Hi there, Bridget Mackay here. I’m an attorney in Petaluma, California, and I practice in the area of estate planning and elder law.

Today on my video blog, I want to talk about appointing two trustees in your trust, or co-trustees. This is a tale of caution for me. I’ve, in the past, had cases where parents don’t want to hurt a child, and so they appoint both children in a trust. Or, they want to spread the jobs out, so they make one child in charge of all the finances and another child in charge of all the health decisions for them. This works, in the perfect world, where your children get along. So, if you have children that get along, they can discuss things with each other, they can kinda get the job done, then it’s probably okay. But, in a situation where you’re trying to just please your children, so that you give a job to everyone and nobody feels left out, however, you know in your heart of hearts, your kids could have the tendency, or outwardly do have the tendency now to not get along or make decisions together, then I’m telling you right now, it’s a very expensive and bad idea to make those choices.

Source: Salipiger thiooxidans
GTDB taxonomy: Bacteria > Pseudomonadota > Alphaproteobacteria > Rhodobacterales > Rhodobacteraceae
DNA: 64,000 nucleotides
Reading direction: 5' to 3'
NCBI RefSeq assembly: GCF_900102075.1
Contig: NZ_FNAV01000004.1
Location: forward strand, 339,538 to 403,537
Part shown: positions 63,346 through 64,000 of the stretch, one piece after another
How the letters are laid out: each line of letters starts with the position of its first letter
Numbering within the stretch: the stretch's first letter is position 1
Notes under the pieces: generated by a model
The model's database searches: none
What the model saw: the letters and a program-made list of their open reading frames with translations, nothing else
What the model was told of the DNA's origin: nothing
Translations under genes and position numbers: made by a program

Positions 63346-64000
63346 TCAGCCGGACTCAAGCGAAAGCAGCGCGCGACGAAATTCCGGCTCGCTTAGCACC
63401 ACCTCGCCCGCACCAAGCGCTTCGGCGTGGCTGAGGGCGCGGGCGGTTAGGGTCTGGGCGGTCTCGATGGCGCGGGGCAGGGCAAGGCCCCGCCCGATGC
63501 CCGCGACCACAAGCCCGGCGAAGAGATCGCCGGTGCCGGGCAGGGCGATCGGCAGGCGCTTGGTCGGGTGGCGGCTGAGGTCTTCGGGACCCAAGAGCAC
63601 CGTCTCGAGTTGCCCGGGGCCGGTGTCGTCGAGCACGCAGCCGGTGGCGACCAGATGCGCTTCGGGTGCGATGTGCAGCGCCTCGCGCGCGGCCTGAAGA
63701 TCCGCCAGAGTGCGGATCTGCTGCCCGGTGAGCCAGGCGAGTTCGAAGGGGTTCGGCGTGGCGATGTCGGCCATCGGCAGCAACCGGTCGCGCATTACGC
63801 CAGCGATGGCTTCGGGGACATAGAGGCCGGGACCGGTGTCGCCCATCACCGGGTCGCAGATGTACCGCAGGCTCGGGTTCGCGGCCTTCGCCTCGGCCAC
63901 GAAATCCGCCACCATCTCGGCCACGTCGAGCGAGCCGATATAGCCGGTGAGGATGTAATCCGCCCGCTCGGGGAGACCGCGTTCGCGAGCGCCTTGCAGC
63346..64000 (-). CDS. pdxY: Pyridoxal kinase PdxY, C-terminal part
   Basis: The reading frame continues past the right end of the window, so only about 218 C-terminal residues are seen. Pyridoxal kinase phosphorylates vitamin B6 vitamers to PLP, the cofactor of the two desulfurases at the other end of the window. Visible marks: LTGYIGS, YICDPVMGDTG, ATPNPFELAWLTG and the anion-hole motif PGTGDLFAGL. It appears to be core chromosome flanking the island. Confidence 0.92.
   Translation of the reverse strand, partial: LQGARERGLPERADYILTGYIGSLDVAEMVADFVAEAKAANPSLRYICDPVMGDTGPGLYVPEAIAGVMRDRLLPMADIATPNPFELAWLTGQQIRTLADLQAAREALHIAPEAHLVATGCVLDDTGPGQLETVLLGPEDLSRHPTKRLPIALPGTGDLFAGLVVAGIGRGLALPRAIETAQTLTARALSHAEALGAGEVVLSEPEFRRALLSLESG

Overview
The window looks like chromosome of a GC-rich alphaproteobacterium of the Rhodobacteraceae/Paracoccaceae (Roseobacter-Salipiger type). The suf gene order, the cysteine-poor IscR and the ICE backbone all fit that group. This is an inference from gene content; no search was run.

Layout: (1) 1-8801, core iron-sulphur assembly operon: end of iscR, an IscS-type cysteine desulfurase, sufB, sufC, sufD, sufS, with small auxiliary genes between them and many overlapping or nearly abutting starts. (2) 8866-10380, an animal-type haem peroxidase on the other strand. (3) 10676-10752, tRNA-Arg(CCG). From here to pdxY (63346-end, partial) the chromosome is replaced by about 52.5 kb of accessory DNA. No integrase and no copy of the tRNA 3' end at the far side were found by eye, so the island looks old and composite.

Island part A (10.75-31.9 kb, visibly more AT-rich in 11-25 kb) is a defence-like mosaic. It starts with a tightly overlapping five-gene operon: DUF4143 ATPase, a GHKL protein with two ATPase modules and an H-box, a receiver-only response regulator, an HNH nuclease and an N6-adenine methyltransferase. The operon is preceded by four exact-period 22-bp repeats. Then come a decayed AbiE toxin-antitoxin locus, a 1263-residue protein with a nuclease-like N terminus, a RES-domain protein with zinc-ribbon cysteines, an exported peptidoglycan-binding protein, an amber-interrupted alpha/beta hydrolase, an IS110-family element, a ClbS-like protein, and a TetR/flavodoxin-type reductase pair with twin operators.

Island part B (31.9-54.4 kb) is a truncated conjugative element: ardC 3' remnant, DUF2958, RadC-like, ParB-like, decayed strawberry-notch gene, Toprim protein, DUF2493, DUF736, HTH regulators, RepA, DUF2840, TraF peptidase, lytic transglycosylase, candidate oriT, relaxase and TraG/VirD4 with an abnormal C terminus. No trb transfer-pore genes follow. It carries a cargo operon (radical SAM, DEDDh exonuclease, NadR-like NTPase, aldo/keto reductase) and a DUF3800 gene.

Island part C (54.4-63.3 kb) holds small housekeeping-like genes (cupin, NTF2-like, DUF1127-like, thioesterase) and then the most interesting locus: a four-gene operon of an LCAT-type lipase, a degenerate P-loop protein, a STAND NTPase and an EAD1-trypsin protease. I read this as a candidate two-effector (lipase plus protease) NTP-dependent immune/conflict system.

In one case in particular I had, I had one client’s son was the health decision maker, the other son was the financial decision maker. When that client became incapacitated and needed care, the two of them were at odds with each other. So much so that the son that was in charge of healthcare totally shut out the son who was in charge of finances. And, in retaliation, the son in charge of finances gave the son in charge of healthcare no information about his parents’ assets. So, it was hard for him to make health decisions. So, they had to engage an attorney, me, to help them communicate with each other and just get that client basic care, and placement, and services. The take away message is, really think twice when you choose to either pair children together or you decide to give everybody a job because you don’t want to hurt anybody’s feelings. The best way to work all those issues out is to contact a qualified estate planning attorney; they’ll help you make those decisions, and make them wisely.